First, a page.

Back from Nashville, our local team knows that we need more than quality programming going for PBS Hawaiʻi; we need to offer easy availability. You as a viewer want to be able to watch what you want – when and where you want it. Our Passport streaming service and our website on-demand programs are a start.

 

If PBS Hawaiʻi’s digital strategy goals were a country music song, the title would be “I’ll Go Anywhere With You.”

 

Aloha Nui,

Leslie signature


 

NĀ MELE: TRADITIONS IN HAWAIIAN SONG
At Halekulani’s House Without A Key

 

NĀ MELE goes on location to document a traditional, cherished Hawaiian experience. Halekulani has a special place in the hearts of Hawai‘i’s people and everyone who has spent time there. PBS Hawai‘i captures a late afternoon at the hotel’s House Without a Key with hula dancers Kanoe Miller and Debbie Nakanelua-Richards, and the musical trio Pa‘ahana (Pakala Fernandes, Kaipo Kukahiko and Douglas Po‘oloa Tolentino).

 

 

 

NĀ MELE: TRADITIONS IN HAWAIIAN SONG
Waipuna

 

Kale Hannahs, David Kamakahi and Matt Sproat of the acclaimed Hawaiian music group Waipuna present their interpretation of Hawaiian music, accompanied by hula dancer Jaimie Kennedy. From “Malama Mau Hawai‘i,” a selection from Waipuna’s first album, to “E Mau Ke Aloha,” composed by David’s father, Dennis Kamakahi, Waipuna will take you through a joyful musical cycle.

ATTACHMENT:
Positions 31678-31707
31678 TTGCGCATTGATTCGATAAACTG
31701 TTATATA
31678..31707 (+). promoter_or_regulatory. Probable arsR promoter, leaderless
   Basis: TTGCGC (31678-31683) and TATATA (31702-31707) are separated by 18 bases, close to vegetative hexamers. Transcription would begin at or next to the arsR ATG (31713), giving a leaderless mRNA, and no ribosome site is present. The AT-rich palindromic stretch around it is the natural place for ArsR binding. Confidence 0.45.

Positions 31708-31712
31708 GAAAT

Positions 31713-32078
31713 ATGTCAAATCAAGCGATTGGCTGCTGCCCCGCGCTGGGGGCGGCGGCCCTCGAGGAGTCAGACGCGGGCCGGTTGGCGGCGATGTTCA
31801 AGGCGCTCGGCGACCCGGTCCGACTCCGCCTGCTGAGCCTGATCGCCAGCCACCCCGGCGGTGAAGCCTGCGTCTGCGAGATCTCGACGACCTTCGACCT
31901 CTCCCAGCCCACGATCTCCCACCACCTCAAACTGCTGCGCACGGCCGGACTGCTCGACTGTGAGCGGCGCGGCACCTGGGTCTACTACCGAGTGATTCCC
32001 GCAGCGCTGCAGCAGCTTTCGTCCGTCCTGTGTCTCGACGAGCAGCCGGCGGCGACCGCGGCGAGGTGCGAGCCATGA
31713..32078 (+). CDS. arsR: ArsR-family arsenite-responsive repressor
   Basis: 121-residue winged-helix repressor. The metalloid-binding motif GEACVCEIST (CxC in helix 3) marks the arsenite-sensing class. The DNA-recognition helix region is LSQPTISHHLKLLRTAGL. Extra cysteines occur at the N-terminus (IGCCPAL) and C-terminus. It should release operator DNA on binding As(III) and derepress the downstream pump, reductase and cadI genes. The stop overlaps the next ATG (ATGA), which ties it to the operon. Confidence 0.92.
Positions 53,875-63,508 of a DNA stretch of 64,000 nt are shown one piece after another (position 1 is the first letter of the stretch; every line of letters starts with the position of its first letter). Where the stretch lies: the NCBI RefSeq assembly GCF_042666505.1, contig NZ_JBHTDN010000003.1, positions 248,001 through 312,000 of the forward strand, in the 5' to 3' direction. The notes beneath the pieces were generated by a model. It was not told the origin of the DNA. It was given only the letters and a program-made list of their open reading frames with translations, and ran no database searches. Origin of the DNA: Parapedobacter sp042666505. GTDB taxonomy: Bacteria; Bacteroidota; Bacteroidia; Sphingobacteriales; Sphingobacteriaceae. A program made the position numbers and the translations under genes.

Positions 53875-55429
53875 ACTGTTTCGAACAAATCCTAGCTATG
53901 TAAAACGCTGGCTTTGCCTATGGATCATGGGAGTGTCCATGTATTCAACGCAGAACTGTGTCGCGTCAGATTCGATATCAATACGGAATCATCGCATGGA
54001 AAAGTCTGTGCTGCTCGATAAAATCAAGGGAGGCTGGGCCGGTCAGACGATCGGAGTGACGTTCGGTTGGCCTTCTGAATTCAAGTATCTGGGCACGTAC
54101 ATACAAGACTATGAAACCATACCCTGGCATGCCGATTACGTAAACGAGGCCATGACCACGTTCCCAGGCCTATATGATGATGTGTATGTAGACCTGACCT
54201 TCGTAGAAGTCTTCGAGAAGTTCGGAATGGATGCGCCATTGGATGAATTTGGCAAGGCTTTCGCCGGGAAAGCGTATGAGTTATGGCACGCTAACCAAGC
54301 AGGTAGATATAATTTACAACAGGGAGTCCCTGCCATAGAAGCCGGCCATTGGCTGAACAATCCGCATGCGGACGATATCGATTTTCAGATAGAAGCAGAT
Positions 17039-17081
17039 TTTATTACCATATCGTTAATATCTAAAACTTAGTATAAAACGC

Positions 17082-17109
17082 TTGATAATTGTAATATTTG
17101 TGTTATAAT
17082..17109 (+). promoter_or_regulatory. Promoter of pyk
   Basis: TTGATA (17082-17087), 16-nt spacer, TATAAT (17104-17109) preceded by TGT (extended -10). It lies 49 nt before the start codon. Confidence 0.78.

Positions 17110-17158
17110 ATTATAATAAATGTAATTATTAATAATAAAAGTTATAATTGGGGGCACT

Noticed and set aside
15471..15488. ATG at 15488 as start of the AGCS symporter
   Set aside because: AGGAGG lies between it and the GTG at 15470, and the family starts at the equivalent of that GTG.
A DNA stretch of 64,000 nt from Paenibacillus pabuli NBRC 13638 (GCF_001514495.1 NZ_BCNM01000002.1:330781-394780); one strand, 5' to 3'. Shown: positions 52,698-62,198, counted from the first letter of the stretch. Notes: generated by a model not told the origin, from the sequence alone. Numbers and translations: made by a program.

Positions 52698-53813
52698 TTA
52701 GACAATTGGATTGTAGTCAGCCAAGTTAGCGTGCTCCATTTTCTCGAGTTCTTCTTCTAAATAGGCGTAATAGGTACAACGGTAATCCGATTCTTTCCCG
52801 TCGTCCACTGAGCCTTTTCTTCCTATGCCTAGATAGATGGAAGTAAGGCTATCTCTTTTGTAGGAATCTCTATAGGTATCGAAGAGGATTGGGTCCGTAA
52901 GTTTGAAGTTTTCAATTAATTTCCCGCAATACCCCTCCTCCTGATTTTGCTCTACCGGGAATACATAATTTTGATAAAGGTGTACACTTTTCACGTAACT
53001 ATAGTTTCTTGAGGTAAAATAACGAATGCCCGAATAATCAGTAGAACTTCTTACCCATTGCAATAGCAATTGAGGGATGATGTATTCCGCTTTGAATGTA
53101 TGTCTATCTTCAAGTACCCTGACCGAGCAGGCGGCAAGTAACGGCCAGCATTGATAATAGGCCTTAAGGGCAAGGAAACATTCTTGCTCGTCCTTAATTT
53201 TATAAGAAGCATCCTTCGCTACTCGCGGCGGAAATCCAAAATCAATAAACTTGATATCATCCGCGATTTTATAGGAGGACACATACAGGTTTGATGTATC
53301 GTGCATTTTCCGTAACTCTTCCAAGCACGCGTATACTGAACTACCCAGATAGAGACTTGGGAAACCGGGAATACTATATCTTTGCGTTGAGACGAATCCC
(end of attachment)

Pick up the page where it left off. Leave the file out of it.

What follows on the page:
NĀ MELE: TRADITIONS IN HAWAIIAN SONG
Melveen Leed

NA MELE: Melveen Leed

 

Singer Melveen Leed is joined by her hula dancer daughter Kaaikaula Naluai at the PBS Hawai‘i studios. Best known for contemporary Hawaiian, jazz and country, Moloka‘i girl Melveen also has deep roots in traditional Hawaiian song.

 

 

 

ANTIQUES ROADSHOW
Junk in the Trunk 4, Part 1 of 2

ANTIQUES ROADSHOW: Junk in the Trunk 4, Part 1

 

The Roadshow has more appraisals than ever to share from the eight cities it visited during its newly expanded Season 18 tour. The first hour of “Junk in the Trunk 4” is an all new episode with appraisals from this season, including a Steiff Pushmi-Pullyu Doctor Dolittle character, ca. 1967, acquired at auction in 1968; a Pablo Picasso linocut, ca. 1950, discovered in a basement; and a pair of Italian carved door panels, ca. 1550, purchased at an estate sale for $500 and now valued at $20,000 to $30,000.

 

Preview

 

 

 

NĀ MELE
Cyril Pahinui and Peter Moon Jr.

In Memoriam: Cyril Pahinui 1950-2018

 

 

This special NĀ MELE presentation features Cyril Pahinui and Peter Moon Jr., sons of Hawaiian music icons: slack key guitar legend Gabby “Pops” Pahinui and Peter Moon Sr., a seminal figure in the Hawaiian Renaissance of the 1970s.

NA MELE Cyril Pahinui and Peter Moon Jr.